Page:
Shepard Fairey will not be coming up with the world's greatest prison bootleg wheatpaste recipe—the street artist has avoided jail time. This morning Manhattan federal Magistrate Judge Frank Maas "rejected prosecution arguments that Fairey should endure 'some deprivation of liberty' for destroying documents and manufacturing fake evidence in a civil suit over the image," according to the NY Post. However, Fairey did leave with a little more than a slap on the wrist—he was sentenced to two years of probation, 300 hours of community service and a $25,000 fine. During the proceedings, Fairey's ongoing battle against Type 1 diabetes was noted, which his lawyer said could not be properly treated in jail. Fairey released a statement on his website. It says, in part:

"I accept full responsibility for violating the Court’s trust by tampering with evidence during my civil case with the Associated Press, which, after my admitting to engaging in this conduct, led to this criminal case by the Southern District of New York. I accept the Judge’s sentence and look forward to finally putting this episode behind me. My wrong-headed actions, born out of a moment of fear and embarrassment, have not only been financially and psychologically costly to myself and my family, but also helped to obscure what I was fighting for in the first place—the ability of artists everywhere to be inspired and freely create art without reprisal.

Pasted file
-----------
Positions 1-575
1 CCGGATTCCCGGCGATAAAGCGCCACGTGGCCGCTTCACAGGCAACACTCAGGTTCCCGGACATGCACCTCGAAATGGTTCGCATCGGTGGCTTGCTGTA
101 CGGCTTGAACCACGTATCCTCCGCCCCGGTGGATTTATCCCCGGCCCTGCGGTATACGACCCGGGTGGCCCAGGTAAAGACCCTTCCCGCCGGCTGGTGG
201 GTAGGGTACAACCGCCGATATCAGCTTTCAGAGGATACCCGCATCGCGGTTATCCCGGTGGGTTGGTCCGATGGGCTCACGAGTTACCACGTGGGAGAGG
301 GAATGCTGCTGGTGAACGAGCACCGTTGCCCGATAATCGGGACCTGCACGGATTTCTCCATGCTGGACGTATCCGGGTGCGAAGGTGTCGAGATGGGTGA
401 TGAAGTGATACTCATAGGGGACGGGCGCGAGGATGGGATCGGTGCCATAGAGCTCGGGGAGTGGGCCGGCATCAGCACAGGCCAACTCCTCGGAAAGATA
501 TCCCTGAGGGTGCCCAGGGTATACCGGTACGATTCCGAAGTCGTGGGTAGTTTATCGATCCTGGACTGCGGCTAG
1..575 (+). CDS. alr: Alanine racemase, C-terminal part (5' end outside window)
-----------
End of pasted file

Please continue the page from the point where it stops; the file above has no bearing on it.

I believed, and still believe, that I had a very strong Fair Use case, which I could have prevailed. There was no intent to deceive on my part at the outset. When I discovered that the photo I had referenced was indeed the one the AP argued it was and not the one I thought I had used, I was embarrassed and scared to admit they were right and I was wrong even though it would not have had a material bearing on my case. Not amending the record was a big mistake and short-sighted. My actions damaged my ability to proceed effectively with my case and allowed the AP to focus on my credibility. I regret my actions every day and those who know me well know it is out of character."

Fairey goes on to say that he "let down artists and advocates for artist’s rights by distracting from the core Fair Use discussion" with his actions. For their part, the AP's President and CEO Gary Pruitt has released this statement:

"After spending a great amount of time, energy and legal effort, all of us at The Associated Press are glad this matter is finally behind us. We hope this case will serve as a clear reminder to all of the importance of fair compensation for those who gather and produce original news content."